Buchanan could either make his successor's task far more difficult or to leave him with a situation uniquely designed to place the burden for beginning a war squarely on the South. Several federal forts located in the South, including those at Charleston, remained in northern hands, and Buchanan was under constant pressure to surrender them peacefully to the South. His southern friends desperately wished to confront the incoming president with a fait accompli, but for once Buchanan's head triumphed over his heart.
In late October 1860, a week before the elections, General Winfield Scott, commander in chief of the army and the Whig candidate for president in 1852, had written Secretary of War John B. Floyd that a broken Union could be reunited only by a civil war and that a lesser evil would be the division of the nation into as many as four new nations. After this startling suggestion, Scott recommended that nine federal forts in the South be immediately garrisoned but added that with most of the army stationed in the West, only four hundred men were available. Scott's "Views" were immediately relayed to Floyd's southern friends, and in January 1861, Scott published them. Throughout the following crises, Scott's advice to both Buchanan and Lincoln continued to be equally inconsistent. If either president had wished to surrender the forts, he could have done so with Scott's publicly expressed support, although the general would later insist that his alternative suggestions expressed his true sentiments.
Scott had correctly recognized the potential of the forts for triggering a war. The secessionists quickly seized all but those at Dry Tortugas and Key West, which could easily be defended, and those at Pensacola and Charleston, which posed serious problems. Fort Pickens, at Pensacola, was vulnerable, but it was located outside the harbor and could be reinforced from the sea without danger from shore batteries. At Charleston, Forts Moultrie and Johnson were shore installations and Castle Pinckney stood on a small island near the shore, while the unfinished Fort Sumter was a brick pentagon only fifty feet high on a rock in the middle of the harbor. Ships trying to reinforce Sumter could be attacked by shore batteries, as could the fort itself, but the shore batteries would be equally clear targets for heavily armed warships if the federal government should decide to use them. If the Carolinians would permit a token Union force to remain in the forts indefinitely, perhaps no explosion would occur, the border slave states would remain in the Union, and peaceful efforts to win back the others could continue. A southern attack could bring northern public opinion immediately up to the point of war.
Shortly after Lincoln's election, Buchanan and War Secretary Floyd gave the Charleston command to Major Robert Anderson, a southerner who was friendly to slavery and presumably would handle the situation with tact and understanding, but the fiftysix-year-old Anderson was first of all a Unionist and a professional soldier. He immediately began calling for reinforcements and argued that making the forts invulnerable would be the best way to avoid bloodshed. Supported by Cass and Black, Buchanan ordered reinforcements over the violent objections of his southern cabinet members. Floyd persuaded his chief to wait for a conference with General Scott. Before Scott reached Washington, Cobb and Thompson promised for South Carolina that the forts would not be molested, and Buchanan, in turn, revoked his order for reinforcements.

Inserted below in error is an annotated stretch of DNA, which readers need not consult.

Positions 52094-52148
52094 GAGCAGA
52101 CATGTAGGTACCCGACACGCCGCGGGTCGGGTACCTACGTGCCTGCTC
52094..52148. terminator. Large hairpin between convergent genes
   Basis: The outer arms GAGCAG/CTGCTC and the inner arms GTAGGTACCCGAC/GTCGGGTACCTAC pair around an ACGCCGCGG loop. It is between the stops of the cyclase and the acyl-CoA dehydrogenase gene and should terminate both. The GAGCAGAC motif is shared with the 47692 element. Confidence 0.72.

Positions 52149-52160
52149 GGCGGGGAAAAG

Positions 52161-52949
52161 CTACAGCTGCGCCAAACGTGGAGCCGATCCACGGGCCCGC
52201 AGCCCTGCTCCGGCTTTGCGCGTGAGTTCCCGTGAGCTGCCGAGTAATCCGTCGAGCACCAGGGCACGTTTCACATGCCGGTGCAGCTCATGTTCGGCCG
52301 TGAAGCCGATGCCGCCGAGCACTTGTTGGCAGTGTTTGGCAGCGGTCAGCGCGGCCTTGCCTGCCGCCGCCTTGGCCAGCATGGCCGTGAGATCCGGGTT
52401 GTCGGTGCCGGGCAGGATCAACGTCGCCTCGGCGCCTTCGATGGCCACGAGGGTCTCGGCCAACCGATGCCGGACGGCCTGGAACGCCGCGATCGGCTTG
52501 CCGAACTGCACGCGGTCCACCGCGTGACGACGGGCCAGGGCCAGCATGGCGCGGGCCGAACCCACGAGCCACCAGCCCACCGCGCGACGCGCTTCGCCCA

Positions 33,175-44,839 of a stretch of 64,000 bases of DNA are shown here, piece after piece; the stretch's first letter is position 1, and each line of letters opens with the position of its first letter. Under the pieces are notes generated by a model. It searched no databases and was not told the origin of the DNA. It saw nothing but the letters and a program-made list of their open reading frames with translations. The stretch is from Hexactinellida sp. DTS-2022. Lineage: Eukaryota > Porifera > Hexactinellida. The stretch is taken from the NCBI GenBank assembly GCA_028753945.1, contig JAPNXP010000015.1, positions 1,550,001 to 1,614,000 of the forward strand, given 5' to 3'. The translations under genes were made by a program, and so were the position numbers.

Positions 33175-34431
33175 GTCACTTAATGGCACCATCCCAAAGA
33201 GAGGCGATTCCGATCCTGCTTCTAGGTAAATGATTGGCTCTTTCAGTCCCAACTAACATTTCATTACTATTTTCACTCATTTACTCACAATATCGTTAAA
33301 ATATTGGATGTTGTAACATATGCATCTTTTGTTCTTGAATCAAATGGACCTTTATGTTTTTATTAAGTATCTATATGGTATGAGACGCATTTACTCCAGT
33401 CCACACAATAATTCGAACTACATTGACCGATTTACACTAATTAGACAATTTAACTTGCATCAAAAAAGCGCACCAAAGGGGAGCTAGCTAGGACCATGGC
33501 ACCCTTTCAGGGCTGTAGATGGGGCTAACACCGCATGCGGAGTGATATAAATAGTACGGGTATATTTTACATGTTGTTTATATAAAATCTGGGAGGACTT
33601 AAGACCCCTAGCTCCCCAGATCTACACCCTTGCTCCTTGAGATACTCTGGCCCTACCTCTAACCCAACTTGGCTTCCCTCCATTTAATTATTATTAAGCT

At no time was Buchanan ever ready to abandon the forts. They were federal property, not to be taken legally under either the right of secession, which he opposed, or the right of revolution, which he supported. The same constitutional scruples that denied him the right to coerce the seceding states also denied him the right to surrender the forts. Further, the northern press, like almost all other ascertainable public opinion, was angrily opposed to any suggestion that the forts would not be held, and Buchanan had always had a strong instinct for political survival as well as for his place in history. If the forts should be lost through their neglect, he warned Floyd, "it were better for you and me both to be thrown into the Potomac with millstones tied about our necks."
Until his resignation on 20 December, Assistant Secretary of State William H. Trescot represented South Carolina at the White House, and afterward he remained an official envoy. As Buchanan continued to insist that he could neither make concessions nor recognize Carolina negotiators as accredited diplomats, the forts remained unreinforced and unattacked by mutual consent. On 11 December, Cass resigned when Buchanan refused to send additional men to the forts, even though only two weeks earlier Cass had strongly opposed the right of the government to coerce a seceded state. Scott also urged the dispatch of three hundred men to Fort Moultrie, but Buchanan refused for the same reasons he had given Cass: no state had yet seceded and Congress was still debating possible compromises. Buchanan moved Black to State and promoted Edwin M. Stanton to attorney general. The last three had supported the Dred Scott decision and the candidacy of Breckin-ridge for president, but recognizing the public temper, they now became the antisecession war hawks in the cabinet.